Is there any case to be made for bipartisanship when Republicans openly say their goal is to destroy and not construct? The latest example: More Republican Destruction Politics from Rep. Patrick McHenry.
GOP Rep. Patrick McHenry, a key player in helping craft the Republican message, has offered an unusually blunt description of the Republican strategy right now.
McHenry’s description is buried in this new article from National Journal (sub. only):
"We will lose on legislation. But we will win the message war every day, and every week, until November 2010," said Rep. Patrick McHenry, R-N.C., an outspoken conservative who has participated on the GOP message teams. "Our goal is to bring down approval numbers for [Speaker Nancy] Pelosi and for House Democrats. That will take repetition. This is a marathon, not a sprint."
McHenry’s spokesperson, Brock McCleary, tells me his boss is standing by the quote.
McHenry’s description of his party’s goal — to “bring down approval numbers” for Nancy Pelosi and House Dems — is being much talked about today among Congressional Dems. It’s likely that Dems will grab on to the quote today to bolster their charge that Congressional Republicans aren’t interested in playing a constructive role in governing and see their hope for political revival in the eventual failure of the Democratic majority’s policies.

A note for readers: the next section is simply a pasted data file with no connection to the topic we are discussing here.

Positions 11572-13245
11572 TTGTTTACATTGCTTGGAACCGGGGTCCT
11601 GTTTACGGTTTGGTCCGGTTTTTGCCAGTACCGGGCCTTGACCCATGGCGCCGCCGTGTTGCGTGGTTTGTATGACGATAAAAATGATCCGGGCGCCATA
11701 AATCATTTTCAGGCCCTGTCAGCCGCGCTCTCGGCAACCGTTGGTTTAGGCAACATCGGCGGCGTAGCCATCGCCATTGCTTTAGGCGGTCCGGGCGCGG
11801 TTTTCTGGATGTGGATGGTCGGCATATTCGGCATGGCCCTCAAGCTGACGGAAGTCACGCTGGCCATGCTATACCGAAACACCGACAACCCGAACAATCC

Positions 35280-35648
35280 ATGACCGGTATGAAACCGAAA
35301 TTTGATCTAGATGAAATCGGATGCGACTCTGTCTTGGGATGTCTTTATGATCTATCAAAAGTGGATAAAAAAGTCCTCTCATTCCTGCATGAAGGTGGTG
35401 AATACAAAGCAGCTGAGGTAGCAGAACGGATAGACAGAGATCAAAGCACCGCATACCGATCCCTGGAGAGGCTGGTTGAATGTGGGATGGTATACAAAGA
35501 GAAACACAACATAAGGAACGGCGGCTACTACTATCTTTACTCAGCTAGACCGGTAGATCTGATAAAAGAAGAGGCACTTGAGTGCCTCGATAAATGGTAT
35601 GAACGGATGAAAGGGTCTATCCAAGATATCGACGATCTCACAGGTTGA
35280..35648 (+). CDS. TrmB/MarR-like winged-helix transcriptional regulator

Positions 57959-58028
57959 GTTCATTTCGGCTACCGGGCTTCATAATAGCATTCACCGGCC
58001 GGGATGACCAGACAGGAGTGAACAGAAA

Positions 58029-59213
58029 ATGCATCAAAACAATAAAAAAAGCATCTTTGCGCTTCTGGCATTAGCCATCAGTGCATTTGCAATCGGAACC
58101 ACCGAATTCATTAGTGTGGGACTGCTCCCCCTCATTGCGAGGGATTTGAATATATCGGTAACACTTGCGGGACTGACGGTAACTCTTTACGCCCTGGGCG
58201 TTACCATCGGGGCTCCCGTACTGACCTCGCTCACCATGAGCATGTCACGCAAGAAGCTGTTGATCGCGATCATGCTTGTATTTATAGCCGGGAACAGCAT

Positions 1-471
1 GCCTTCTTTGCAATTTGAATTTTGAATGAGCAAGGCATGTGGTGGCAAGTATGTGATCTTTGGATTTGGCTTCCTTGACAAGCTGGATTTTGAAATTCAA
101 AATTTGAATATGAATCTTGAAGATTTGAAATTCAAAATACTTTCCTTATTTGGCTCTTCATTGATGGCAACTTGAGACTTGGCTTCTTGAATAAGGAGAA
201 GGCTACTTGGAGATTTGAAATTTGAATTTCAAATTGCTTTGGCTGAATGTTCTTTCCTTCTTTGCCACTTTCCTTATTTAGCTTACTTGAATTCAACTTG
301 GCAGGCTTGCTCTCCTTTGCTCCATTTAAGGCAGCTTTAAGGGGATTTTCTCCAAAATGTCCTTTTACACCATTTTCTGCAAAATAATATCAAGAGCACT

Warren Buffett has been sucked into the bipartisanship nonsense, even though he backs Obama and tells the country to get behind him, but the CNBC crowd is all excited that he's against unions.
Despite how “blunt” McHenry’s pronouncement may be, it is a widely held view among House Republicans. In fact, McHenry is echoing the sentiments of the House Republican leadership. Steve Benen explains the implications of such positions, writing, “If we take McHenry at his word, Republicans can’t be constructive, they necessarily have to be destructive.”
Messaging is such an important dynamic in political discourse, unfortunately, and it's really the only thing Republicans are good at. They certainly can't govern.
You can see how easy it is for conservatives to get Republican talking points into the mouths of Villagers.